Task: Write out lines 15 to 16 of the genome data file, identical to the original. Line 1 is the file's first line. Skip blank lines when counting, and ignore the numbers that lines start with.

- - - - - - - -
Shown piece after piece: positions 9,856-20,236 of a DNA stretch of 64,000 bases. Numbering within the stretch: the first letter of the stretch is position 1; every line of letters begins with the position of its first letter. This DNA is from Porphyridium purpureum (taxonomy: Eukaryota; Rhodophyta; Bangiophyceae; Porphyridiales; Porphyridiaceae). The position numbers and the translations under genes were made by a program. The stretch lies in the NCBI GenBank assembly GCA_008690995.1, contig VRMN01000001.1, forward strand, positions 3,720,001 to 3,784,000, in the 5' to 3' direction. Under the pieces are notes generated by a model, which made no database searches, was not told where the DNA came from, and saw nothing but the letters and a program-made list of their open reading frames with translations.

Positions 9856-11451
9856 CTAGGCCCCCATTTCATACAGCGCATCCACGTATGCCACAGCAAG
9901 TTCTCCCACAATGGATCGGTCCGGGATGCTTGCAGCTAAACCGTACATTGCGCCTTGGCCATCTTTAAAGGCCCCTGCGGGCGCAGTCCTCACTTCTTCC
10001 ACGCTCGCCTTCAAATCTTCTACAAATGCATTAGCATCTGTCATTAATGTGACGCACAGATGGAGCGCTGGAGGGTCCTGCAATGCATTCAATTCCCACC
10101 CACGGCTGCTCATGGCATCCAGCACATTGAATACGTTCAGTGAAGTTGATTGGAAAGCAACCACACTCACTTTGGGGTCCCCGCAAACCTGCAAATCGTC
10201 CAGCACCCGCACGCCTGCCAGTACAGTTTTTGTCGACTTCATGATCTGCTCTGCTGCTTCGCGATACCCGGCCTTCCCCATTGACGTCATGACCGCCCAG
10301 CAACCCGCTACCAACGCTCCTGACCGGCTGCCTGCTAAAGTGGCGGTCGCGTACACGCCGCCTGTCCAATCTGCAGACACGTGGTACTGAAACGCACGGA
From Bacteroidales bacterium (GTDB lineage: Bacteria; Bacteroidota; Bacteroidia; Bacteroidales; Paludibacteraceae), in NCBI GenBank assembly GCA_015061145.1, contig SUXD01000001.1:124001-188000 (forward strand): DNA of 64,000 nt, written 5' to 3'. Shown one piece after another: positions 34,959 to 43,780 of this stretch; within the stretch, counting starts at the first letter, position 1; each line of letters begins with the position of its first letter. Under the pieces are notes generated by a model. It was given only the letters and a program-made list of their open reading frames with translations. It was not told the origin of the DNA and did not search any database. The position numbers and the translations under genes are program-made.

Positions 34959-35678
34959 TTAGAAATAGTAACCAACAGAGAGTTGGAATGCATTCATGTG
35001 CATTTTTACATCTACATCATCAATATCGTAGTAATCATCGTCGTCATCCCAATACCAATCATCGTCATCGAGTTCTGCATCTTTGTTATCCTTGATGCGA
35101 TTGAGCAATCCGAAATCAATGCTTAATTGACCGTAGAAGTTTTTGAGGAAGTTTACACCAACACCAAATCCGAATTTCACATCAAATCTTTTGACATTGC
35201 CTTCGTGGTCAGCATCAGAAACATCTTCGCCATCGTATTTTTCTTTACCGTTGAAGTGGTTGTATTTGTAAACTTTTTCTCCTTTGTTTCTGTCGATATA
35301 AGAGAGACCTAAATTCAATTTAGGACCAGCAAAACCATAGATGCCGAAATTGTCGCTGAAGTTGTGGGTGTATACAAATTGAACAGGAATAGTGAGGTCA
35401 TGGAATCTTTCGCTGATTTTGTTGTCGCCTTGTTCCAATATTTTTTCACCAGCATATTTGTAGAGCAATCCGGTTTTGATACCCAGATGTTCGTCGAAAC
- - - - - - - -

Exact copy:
35301 AGAGAGACCTAAATTCAATTTAGGACCAGCAAAACCATAGATGCCGAAATTGTCGCTGAAGTTGTGGGTGTATACAAATTGAACAGGAATAGTGAGGTCA
35401 TGGAATCTTTCGCTGATTTTGTTGTCGCCTTGTTCCAATATTTTTTCACCAGCATATTTGTAGAGCAATCCGGTTTTGATACCCAGATGTTCGTCGAAAC